Friday, January 26, 2018

I'll Take the Dead Salmon, Size 10

Marissa’s post reminded me of how much I love the names of Regency colors. I quite agree that “aurora-colored” is quite evocative for the Jubilee cloak. According to Emily Hendrickson’s Regency Reference Book, aurora was the color of the sky at sunrise and became popular around 1791.

Like today, certain colors rose and fell in popularity. Pistachio, for example, was popular in 1819. Some were named for people (Wellington brown) or places (Egyptian brown).

Colors weren’t just for clothing, though. They typified wall coverings, upholstery, front door paint, and carriage lacquer, among others. Here are a few of my favorites. 

Pomona green—a warm green with yellow overtones (like those of the hat and coat of the lady at the left).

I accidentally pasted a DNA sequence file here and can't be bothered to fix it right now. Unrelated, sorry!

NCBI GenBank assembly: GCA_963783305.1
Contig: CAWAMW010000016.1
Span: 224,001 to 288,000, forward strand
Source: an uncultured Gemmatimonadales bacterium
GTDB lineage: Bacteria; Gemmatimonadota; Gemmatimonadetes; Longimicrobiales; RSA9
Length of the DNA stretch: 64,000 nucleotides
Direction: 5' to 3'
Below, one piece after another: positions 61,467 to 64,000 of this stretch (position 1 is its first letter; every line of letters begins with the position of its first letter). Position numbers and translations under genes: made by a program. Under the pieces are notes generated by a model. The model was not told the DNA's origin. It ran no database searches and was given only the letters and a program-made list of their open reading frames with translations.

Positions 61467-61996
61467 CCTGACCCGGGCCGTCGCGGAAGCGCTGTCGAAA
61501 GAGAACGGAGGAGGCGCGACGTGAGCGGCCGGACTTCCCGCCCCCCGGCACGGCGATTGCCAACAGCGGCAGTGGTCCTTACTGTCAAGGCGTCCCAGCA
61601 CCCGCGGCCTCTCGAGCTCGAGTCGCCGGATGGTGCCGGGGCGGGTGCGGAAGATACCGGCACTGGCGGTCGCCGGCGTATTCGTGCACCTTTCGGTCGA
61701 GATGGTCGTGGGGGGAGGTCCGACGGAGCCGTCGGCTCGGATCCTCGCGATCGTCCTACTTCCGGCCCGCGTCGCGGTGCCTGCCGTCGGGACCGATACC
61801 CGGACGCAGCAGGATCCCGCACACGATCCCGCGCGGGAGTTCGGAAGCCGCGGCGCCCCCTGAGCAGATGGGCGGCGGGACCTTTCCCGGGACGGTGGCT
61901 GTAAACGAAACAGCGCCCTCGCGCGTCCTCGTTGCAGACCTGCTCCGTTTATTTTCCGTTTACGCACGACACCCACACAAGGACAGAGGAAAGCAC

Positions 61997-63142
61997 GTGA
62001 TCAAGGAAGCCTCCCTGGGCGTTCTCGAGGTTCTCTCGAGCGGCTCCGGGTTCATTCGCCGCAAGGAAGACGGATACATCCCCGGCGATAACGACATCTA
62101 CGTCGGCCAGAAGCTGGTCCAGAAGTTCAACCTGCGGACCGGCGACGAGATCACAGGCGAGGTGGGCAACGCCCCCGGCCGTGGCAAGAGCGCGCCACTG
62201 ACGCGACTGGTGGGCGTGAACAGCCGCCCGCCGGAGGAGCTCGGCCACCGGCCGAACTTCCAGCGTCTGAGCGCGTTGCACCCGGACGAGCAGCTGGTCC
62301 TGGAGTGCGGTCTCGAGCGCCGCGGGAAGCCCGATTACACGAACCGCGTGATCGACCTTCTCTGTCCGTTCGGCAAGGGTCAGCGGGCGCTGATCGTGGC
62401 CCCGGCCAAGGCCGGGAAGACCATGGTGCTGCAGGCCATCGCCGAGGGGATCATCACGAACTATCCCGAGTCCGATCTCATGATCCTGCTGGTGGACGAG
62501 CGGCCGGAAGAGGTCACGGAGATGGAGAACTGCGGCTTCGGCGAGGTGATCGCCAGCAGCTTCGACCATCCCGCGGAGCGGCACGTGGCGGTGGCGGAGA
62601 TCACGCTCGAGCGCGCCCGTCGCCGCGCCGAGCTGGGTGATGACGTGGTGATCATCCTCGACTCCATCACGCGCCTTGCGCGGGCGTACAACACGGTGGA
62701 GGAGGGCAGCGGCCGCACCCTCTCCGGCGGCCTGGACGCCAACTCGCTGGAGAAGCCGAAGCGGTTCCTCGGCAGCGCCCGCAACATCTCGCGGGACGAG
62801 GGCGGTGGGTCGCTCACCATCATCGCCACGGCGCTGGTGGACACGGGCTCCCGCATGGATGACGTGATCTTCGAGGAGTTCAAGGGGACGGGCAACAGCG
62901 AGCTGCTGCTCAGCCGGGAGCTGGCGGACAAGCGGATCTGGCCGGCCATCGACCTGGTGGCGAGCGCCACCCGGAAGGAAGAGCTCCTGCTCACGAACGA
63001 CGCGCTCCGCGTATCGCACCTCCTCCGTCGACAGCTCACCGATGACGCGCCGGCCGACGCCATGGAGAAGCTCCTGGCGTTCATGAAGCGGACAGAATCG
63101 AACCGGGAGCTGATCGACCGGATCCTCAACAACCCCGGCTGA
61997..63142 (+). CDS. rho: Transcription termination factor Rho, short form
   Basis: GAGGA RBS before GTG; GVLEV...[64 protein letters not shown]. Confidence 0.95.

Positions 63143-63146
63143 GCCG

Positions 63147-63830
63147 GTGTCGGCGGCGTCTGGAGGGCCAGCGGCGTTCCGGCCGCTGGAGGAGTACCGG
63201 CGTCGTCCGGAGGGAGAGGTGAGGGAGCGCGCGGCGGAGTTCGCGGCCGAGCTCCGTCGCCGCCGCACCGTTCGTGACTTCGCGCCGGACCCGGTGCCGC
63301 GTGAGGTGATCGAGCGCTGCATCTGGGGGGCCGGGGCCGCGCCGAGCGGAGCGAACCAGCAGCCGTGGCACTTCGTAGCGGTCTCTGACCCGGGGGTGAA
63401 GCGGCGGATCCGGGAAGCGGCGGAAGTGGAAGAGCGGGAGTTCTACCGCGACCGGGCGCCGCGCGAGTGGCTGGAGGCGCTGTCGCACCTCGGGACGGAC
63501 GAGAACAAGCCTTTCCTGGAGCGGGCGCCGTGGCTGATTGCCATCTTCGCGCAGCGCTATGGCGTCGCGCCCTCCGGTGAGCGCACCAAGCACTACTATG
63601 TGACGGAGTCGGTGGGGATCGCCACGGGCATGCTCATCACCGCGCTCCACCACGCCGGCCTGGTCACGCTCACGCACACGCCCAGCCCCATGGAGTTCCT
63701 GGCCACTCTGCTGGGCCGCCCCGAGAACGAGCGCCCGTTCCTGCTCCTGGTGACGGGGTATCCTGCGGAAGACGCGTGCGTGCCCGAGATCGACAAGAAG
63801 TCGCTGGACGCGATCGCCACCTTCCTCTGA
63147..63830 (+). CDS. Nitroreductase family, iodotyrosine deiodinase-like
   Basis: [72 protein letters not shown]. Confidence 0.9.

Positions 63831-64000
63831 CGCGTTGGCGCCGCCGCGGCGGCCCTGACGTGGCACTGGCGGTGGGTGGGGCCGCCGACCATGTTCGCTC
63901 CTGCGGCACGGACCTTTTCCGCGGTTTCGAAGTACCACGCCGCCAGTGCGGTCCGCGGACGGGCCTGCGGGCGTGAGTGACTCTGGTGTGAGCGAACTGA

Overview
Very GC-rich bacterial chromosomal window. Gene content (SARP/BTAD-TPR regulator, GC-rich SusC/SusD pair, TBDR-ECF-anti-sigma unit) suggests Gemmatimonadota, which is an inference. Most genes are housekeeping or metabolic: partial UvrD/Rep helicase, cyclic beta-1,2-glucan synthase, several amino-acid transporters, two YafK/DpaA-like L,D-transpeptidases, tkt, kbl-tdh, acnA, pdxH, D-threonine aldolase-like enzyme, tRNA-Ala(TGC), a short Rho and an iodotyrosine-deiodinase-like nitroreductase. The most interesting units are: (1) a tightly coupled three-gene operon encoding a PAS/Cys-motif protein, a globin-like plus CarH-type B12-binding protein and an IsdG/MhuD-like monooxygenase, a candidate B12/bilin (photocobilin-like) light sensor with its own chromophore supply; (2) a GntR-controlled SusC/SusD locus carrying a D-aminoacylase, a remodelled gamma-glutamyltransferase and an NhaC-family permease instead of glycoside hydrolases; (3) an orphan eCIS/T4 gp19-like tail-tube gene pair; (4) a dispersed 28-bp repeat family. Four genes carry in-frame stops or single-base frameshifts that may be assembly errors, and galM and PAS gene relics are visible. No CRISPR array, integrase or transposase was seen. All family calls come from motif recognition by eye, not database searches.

Coquelicot—the color of poppies (like her parasol)

Evening primrose—a deep yellow, brighter than mustard (like the wrap of the other lady)

Amaranthus—purple of a pink shade

Naccarat—a rosy orange

Celestial blue—like the sky on a summer’s day

Dead salmon—a dusky red. Yes, dead salmon truly was a color available in early nineteenth century England. I absolutely must use it in a story someday. Can’t you see the exchange?

“Oh, Sir Egbert, your house is wonderful.” Penelope gazed around with worshipful eyes.

Egbert fidgeted. In truth, he’d thought the house a little overdone when his architect had proposed the scheme. “Thank you,” he said with what he hoped was the proper humility.

“And that dusky red color on the divan is divine,” she continued. “I must have it for a new pelisse. What is it called?”

Egbert drew himself up, glad to have the answer. “Dead salmon. I think you would look very well in it.”

I think I would too.  


Paula said...

You simply must use this in your next novel! It’s simply divine! LOL hilarious! You made me laugh !

Regina Scott said...

Thanks, Paula! That color name is just too inspiring. :-)